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Food Does Not Equal Love

by Lori Sciame August 23rd, 2019 | Health Observance, Relationships
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heartsMoms and dads, please take this advice to heart: food does not equal love.  A candy bar given to a young child after a fall, or a banana split each day after school to celebrate another day of learning may seem harmless enough, but when food becomes a symbol of comfort and/or love to a child, then serious problems may occur.

Do you remember the stereotypical Italian mom who constantly begs her child to eat…anything and everything?  Pasta, sauce, bread, meatballs, sausage…she fills the child’s plate again and again.  Although this example seems extreme, sadly, many parents still adhere to the notion that more food, not matter what kind, is always better.

This can not be further from the truth.  Growing children need proper nutrition from fresh fruits and vegetables, whole grains, and proteins to stay healthy. They do not need the extra sugar found in soda, cakes, cookies, candy bars, and ice cream, and they  can certainly do without the fat from butter melted on popcorn or from over-processed fast food!

I admit, I made a mistake with food with my first child.  When he grew too old for a bottle at bed time, instead of focusing on healthy bed time rituals, such as a warm bath, I began giving him “night, night” snacks.  What harm could a few Cheerios do, I used to think.  Little did I know that his taste in snacks would soon turn to less nutritional options.  Believe me, it took quite a bit of work to break him of his nightly treat by the time he was three!  When my second child came along, I had grown wiser, and I placed the emphasis more on reading and away from snacking before sleep.

Of course, a treat now and again will not harm a child. A cookie on a special day, and, of course, birthday cakes, will always be appreciated; however, be careful not to always associate food with love.  This can be tricky, but it’s not impossible.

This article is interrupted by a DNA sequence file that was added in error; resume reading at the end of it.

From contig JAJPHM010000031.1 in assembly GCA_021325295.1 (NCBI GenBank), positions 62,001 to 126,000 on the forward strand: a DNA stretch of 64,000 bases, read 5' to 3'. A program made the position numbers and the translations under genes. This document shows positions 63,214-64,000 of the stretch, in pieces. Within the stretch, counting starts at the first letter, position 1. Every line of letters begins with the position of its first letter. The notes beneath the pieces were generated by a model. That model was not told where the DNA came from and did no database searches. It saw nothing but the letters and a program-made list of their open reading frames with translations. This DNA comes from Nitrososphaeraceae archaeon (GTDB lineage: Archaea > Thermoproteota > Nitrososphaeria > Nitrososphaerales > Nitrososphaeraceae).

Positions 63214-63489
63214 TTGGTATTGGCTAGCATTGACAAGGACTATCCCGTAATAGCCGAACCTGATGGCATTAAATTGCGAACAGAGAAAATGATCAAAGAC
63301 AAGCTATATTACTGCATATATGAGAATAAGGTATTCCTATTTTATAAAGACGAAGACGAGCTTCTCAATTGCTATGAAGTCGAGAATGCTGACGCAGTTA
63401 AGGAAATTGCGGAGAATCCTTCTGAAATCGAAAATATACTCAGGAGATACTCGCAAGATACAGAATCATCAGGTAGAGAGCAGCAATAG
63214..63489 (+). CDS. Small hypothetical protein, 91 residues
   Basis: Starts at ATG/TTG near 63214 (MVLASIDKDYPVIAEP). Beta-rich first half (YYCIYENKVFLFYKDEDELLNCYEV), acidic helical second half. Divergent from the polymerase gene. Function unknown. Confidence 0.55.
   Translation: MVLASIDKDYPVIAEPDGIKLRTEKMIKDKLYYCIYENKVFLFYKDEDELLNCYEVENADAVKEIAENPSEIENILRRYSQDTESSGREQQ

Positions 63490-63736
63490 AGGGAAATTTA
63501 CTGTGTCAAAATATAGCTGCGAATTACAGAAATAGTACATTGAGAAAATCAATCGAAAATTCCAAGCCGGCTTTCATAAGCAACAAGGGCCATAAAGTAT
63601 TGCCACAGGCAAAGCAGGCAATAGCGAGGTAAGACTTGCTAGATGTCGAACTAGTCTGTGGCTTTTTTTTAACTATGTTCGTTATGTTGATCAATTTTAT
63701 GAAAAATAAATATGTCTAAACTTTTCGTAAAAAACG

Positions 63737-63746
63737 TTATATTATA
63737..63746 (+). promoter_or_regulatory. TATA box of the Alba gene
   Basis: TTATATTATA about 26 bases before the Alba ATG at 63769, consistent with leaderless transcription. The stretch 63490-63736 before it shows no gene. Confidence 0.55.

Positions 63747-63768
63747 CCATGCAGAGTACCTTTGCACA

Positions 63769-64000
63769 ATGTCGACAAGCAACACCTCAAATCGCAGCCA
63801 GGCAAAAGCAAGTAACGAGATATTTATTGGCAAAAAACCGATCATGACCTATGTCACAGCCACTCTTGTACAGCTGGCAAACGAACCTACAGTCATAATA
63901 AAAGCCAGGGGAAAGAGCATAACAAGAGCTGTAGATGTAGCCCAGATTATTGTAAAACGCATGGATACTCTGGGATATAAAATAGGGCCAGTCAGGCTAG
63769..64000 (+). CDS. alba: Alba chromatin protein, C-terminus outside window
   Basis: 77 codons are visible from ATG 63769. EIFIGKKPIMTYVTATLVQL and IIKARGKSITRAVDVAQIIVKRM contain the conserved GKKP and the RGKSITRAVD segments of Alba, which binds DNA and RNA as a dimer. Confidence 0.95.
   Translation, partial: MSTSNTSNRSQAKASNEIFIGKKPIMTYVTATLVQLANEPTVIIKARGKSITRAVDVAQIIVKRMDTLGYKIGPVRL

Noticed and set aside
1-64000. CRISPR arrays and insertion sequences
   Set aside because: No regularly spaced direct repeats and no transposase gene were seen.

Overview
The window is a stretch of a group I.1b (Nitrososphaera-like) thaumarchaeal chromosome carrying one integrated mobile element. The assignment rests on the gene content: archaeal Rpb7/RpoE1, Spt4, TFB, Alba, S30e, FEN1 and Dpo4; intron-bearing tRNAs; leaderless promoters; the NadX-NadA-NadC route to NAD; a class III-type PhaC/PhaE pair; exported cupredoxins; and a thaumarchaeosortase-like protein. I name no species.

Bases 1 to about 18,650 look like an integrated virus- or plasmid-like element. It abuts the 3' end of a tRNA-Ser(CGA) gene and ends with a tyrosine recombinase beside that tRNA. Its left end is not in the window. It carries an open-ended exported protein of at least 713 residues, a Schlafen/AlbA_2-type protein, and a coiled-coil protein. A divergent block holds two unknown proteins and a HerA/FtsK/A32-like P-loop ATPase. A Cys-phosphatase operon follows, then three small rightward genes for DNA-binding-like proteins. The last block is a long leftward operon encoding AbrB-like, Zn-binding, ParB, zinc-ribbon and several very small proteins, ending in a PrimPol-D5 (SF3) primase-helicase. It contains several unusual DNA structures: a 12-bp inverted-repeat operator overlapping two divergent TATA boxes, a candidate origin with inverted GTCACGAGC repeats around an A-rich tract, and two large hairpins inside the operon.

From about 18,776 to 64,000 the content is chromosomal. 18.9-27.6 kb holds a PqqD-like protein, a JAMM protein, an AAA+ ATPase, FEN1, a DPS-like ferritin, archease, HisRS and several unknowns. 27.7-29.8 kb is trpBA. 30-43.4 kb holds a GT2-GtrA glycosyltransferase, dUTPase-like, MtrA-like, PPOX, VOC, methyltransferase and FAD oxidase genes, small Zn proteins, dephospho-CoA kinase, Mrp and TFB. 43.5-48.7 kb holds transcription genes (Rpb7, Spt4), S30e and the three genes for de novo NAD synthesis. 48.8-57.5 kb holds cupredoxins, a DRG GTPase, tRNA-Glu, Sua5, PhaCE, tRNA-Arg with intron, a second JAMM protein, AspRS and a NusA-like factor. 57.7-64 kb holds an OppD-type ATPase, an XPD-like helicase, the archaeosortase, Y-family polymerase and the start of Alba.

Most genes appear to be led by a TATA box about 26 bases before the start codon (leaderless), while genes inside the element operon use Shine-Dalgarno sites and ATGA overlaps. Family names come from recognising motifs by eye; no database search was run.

Keep the following tips in mind when giving food to a young child:

  1. Do not force a child to finish everything on his or her plate.
  2. Do not encourage emotional eating, such as eating when sad, when hurt, when lonely, or when bored.
  3. Do not scold a child for not liking a particular dish that you prepared. And never say, “You don’t love me if you don’t try that!”
  4. Do offer plenty of fresh fruits and vegetables to a young child. As his or her palette changes, she will grow to like most of these highly nutritious foods.
  5. Do use reward systems that do not rely on sugary treats.  Think stickers or hugs for a job well done.
  6. Do speak to your pediatrician if concerned about your child’s diet.

If a parent takes this advice to heart, the chances of his or her child growing up healthy will be considerably higher. Children who do not associate food with love will be less likely to be obese, and they will most likely not suffer from as much tooth decay.

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All health and medical information is provided for educational purposes and is not meant to replace the medical advice or treatment of your healthcare professional.